Will I be required to purchase a health insurance plan during this period?

If you are currently uninsured and wish to enroll in a health reform-compliant plan for 2014, you will need to enroll during this open enrollment period. If you don’t purchase a health reform-compliant plan, you may be subject to a tax penalty and it may be difficult to find and qualify for health insurance later in the year. If you are currently enrolled in an individually purchased health insurance plan, you may be able to retain your current coverage into 2014. Ask your health insurance company for more details.

What happens if I don’t purchase during the open enrollment period?

Outside of open enrollment, your ability to apply for health insurance may vary from state to state. It may be limited to the occurrence of a qualifying event, such as the loss of a job, a marriage or divorce, a move, or the birth of a child. 

What if I miss open enrollment and don’t have a qualifying event?

You may be able to purchase a health plan that is not in compliance with the health reform law, like a short-term health insurance plan. However, these plans may not meet the standards of the Affordable Care Act and you may be subject to a tax penalty on your 2014 federal tax return.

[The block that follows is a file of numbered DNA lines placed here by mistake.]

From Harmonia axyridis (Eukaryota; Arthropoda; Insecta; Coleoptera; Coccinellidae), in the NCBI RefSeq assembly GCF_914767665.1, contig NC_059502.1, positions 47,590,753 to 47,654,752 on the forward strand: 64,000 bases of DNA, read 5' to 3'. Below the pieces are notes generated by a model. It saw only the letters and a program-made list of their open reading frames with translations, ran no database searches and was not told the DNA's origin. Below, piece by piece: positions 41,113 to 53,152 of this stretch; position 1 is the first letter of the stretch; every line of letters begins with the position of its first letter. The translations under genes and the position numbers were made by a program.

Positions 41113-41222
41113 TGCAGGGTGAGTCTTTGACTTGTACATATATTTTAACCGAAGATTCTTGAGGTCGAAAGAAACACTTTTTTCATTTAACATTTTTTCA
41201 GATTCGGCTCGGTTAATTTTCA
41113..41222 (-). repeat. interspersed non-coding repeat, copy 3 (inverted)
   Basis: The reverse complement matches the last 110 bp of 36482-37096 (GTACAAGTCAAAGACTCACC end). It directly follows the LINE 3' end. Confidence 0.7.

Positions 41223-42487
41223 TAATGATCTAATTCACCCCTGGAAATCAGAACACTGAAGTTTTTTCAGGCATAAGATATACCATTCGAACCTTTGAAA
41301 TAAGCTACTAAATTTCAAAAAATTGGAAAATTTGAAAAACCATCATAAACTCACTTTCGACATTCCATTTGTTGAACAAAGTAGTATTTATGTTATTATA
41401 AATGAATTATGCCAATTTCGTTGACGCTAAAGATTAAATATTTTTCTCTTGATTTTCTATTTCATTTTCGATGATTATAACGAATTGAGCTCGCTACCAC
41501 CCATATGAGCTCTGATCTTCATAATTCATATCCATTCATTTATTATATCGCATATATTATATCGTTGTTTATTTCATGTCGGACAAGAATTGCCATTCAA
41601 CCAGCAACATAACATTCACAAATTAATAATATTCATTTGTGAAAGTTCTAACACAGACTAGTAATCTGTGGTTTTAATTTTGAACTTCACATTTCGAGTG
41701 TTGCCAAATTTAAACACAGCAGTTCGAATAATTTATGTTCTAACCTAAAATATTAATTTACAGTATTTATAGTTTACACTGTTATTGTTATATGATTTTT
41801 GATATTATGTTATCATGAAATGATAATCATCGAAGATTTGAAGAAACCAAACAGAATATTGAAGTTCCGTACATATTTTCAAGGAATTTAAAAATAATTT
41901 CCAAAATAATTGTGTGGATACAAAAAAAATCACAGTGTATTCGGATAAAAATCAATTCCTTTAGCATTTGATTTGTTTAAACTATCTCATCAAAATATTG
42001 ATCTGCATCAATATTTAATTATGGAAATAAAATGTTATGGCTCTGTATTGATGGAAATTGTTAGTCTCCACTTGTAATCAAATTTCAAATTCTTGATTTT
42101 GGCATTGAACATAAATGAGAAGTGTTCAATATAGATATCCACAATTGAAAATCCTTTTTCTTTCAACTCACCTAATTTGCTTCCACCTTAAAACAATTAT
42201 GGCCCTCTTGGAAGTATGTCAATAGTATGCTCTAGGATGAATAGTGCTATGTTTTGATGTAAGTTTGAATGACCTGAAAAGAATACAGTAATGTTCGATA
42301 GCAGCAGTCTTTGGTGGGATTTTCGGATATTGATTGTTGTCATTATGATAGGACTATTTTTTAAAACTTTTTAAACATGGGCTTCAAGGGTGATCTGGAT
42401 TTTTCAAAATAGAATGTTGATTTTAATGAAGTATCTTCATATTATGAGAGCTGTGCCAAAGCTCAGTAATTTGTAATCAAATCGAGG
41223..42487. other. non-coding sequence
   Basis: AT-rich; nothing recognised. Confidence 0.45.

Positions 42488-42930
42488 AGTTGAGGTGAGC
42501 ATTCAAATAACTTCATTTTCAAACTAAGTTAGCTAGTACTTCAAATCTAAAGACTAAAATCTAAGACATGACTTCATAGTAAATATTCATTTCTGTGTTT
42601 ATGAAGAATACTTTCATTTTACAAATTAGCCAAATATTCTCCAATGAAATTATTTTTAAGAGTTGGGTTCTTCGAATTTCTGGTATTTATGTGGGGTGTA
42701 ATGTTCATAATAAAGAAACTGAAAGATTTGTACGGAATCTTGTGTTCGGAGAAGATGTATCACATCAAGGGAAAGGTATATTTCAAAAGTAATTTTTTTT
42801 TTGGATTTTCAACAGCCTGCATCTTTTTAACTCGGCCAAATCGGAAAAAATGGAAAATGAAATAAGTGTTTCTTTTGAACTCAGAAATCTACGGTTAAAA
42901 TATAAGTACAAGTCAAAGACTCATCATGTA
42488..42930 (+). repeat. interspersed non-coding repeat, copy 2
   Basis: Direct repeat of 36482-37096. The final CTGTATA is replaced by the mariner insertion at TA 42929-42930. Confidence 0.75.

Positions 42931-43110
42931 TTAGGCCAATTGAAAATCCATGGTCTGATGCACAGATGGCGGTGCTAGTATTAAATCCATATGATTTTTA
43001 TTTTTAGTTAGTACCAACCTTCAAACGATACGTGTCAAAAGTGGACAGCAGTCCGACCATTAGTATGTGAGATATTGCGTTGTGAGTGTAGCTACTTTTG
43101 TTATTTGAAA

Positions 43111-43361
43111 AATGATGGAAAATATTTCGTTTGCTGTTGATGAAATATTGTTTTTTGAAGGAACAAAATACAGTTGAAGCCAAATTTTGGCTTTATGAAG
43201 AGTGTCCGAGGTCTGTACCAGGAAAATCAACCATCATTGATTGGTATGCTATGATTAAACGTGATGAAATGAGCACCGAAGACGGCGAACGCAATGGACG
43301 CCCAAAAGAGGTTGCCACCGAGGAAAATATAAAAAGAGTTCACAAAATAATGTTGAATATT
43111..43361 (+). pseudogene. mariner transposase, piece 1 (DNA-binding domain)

If you need to shop for affordable insurance, we’ve made it easy for you to compare the rates of healthcare insurance providers.

Caregivers, let us know — how do you feel about mandatory healthcare insurance and the Affordable Care Act? Are you covered through your Senior Home Care Agency?

Caregiver Stress Relief Photo of the Week

Caregivers employed with senior care companies know the realities of caregiver stress. Caregiverlist invites all family caregivers and professional caregivers to take a moment for relaxation with our photo of the week and inspirational quote. This week's photo features unique orchids, as a reminder for caregivers to take a moment to relief their daily stress and to celebrate who they are. Thank you for caring for our seniors and please refer your friends to apply for part-time and full-time job positions on www.Caregiverlist.com and visit our career center for additional career tools.

Caregiver Stress Relief Photo Orchids